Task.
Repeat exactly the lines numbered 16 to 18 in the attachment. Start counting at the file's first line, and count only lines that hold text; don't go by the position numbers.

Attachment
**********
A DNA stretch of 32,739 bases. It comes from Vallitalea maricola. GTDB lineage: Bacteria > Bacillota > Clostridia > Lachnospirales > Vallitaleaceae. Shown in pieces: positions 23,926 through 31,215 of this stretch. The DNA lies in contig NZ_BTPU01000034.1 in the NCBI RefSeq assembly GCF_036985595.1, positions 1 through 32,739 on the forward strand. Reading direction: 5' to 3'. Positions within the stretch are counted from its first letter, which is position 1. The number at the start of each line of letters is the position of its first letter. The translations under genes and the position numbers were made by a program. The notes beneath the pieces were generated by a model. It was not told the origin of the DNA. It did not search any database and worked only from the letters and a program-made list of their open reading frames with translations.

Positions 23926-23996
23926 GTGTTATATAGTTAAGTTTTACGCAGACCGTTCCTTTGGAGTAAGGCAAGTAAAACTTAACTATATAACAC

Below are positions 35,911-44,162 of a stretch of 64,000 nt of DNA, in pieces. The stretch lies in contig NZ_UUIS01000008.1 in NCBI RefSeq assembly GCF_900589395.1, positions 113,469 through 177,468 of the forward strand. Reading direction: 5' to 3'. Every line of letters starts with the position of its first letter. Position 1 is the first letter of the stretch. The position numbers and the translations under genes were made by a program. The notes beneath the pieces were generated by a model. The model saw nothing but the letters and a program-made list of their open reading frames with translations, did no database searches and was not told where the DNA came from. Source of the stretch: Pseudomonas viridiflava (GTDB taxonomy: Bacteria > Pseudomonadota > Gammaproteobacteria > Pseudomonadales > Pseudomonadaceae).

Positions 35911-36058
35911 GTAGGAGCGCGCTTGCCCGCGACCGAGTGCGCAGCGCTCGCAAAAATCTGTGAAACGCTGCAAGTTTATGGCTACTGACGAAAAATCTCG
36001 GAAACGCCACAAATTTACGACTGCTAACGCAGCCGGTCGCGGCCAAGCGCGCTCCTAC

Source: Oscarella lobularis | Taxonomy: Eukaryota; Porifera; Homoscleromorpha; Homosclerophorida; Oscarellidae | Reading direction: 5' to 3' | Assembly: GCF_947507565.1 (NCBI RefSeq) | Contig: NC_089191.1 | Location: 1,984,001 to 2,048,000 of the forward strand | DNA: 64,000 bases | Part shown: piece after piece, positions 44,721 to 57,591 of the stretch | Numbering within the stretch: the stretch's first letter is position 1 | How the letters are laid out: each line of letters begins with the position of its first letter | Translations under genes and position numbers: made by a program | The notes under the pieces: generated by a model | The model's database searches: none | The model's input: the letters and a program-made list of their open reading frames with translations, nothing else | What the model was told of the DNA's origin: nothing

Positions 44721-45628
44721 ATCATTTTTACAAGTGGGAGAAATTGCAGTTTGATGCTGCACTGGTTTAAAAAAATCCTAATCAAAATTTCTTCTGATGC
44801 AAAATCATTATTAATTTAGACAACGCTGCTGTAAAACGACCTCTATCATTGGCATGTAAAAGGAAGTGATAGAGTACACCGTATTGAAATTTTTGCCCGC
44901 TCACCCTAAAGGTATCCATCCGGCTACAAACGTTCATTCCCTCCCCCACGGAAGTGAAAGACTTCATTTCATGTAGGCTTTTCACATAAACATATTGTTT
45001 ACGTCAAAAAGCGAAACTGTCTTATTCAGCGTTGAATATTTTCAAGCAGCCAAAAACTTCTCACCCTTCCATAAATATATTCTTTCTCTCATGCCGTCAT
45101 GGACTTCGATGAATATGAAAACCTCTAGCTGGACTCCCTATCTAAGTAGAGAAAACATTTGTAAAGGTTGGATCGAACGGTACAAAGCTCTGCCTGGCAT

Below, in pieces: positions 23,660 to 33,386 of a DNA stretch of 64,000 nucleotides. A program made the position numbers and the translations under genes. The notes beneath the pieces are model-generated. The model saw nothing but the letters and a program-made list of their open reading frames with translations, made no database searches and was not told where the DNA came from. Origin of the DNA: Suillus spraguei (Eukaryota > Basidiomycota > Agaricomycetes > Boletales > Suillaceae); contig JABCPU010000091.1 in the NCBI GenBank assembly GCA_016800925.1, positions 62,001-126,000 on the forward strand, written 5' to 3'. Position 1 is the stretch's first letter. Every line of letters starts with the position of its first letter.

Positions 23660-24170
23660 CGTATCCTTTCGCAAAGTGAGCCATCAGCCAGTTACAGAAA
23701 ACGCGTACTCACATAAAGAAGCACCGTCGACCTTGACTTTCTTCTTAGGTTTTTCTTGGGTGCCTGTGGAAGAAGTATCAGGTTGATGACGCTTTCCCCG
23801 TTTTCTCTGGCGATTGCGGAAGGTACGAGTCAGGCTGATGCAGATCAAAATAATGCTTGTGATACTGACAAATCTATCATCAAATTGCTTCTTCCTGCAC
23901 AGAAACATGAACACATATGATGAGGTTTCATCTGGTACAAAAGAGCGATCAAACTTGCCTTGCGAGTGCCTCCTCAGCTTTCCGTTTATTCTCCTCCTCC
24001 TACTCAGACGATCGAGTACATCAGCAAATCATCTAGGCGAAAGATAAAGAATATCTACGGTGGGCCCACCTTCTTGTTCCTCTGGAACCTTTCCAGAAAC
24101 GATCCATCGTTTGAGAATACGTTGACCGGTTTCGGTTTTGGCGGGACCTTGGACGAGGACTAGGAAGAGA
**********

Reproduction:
Positions 23660-24170
23660 CGTATCCTTTCGCAAAGTGAGCCATCAGCCAGTTACAGAAA
23701 ACGCGTACTCACATAAAGAAGCACCGTCGACCTTGACTTTCTTCTTAGGTTTTTCTTGGGTGCCTGTGGAAGAAGTATCAGGTTGATGACGCTTTCCCCG